The $49 Amazon Fire tablet, Fire HD 8 ($89), and Fire HD 10 ($229) also come with Alexa, and you just press the home button when you say a command. You can also use your Fire tablet as an Alexa accessory using Voicecast, which will automatically wake up your Fire tablet and show you more details from the voice command you gave your echo.

Side line: room to grow

While Amazon has been talking about third-party integration since the beginning (they are heavily investing in promoting Alexa as the personal/voice assistant of the future), we’ve only recently seen a third-party market entrant.

RELATED: What You Can (and Can’t) Do with Multiple Amazon Echoes

The recently released Triby bluetooth speaker ($170) is fully integrated with the Alexa system, including detection of awakened words like Echo. There is currently no established terminology for third-party devices that identify themselves as voice-controlled or push-to-command, so you should read the product description carefully to make sure you are getting a product that meets your needs.

Ford is also integrating Alexa into its Ford Sync platform, and there’s even a cool lamp from GE that includes Alexa.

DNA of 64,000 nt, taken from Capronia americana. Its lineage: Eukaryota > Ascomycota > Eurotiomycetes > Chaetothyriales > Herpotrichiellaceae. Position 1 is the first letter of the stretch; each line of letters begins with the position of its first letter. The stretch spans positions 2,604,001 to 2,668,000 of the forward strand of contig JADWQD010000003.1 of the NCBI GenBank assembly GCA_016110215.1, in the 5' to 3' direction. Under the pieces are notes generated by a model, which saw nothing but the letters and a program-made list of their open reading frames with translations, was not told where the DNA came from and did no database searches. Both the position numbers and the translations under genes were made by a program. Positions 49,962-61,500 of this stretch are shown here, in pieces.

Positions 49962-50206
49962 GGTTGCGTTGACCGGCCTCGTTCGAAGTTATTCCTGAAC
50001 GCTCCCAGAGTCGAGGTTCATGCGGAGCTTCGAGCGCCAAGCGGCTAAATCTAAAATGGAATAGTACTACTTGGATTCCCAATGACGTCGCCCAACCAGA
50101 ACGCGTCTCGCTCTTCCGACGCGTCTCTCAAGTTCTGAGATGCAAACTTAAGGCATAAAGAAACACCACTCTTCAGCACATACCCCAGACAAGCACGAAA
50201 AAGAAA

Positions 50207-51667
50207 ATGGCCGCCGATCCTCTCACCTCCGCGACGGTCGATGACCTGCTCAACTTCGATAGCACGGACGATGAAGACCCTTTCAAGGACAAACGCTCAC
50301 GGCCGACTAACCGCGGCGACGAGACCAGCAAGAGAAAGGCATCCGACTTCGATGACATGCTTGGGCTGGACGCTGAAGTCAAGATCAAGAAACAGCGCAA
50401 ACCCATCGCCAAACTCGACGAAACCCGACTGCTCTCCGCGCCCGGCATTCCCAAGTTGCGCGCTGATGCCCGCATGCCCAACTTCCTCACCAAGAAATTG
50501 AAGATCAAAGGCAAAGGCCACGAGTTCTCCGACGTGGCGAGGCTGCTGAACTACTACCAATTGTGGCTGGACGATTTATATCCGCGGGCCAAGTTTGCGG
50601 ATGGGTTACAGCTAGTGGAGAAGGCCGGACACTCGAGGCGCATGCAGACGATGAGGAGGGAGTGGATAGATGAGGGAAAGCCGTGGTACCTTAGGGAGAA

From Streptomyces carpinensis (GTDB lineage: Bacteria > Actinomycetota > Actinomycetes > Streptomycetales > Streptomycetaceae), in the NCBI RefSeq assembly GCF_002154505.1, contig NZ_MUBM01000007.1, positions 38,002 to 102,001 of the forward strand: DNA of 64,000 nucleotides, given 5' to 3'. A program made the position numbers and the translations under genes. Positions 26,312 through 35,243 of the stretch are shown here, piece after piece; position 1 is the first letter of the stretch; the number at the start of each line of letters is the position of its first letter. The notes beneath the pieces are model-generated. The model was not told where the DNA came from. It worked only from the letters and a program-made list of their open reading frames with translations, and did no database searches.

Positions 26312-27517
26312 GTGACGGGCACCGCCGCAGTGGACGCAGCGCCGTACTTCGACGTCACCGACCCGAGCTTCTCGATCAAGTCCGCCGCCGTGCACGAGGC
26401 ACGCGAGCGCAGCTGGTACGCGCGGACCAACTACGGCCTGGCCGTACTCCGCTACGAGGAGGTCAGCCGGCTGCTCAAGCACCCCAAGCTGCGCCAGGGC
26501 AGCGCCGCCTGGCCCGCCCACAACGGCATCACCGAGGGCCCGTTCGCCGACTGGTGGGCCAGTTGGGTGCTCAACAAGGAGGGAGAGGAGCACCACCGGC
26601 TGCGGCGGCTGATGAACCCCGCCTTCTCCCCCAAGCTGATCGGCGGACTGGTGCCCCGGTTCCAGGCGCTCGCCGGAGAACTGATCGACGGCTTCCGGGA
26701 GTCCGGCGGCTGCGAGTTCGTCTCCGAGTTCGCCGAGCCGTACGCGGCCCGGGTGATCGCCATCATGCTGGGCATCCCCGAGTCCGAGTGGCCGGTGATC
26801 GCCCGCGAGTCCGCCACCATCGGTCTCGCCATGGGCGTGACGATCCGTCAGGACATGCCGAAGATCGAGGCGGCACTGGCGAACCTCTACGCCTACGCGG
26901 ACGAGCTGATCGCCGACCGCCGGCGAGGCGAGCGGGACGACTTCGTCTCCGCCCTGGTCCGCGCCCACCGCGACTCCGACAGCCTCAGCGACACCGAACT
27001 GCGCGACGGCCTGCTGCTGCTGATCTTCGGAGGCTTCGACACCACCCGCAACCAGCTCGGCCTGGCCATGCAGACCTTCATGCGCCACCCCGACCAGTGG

Amazon is actively promoting Alexa as a product for third-party devices, so expect this market to expand significantly in the future. Heck, if you have a bit of technical know-how, you can even build your own push-to-talk Alexa device with a Raspberry Pi.

Where it’s hard to access Alexa

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While you can access Alexa from both Amazon products and third-party devices, there’s one place — rather curiously — that’s pretty hard to access Alexa: your phone. While there is an Alexa app available for Android, Fire OS, and iOS, it exists solely for you to set up your Alexa devices, adjust settings, and view the information that Alexa-enabled devices share with you.

RELATED: Amazon Echo vs Google Home: Which Should You Buy?

However, you you can not use the Alexa app to actually ask Alexa questions. While we’re sure Amazon has its own motives for this design choice, we certainly hope they include the functionality in the future. After all, there is nothing more ubiquitous than a smartphone, and if they want as many people as possible to integrate Alexa into their lives (especially as an alternative to Siri and Google Now), then they have integrated Alexa right into the application that people always have . would be a smart move.

While Amazon doesn’t include access to the Alexa service directly through its own app, they don’t seem to have any restrictions on third parties. You can get third party apps that let you use Alexa right on your phone.

If you have any doubts about where you can and can’t use Alexa, it’s time to focus on the fun things you can do with Alexa, like controlling your entire Kodi media center with your voice.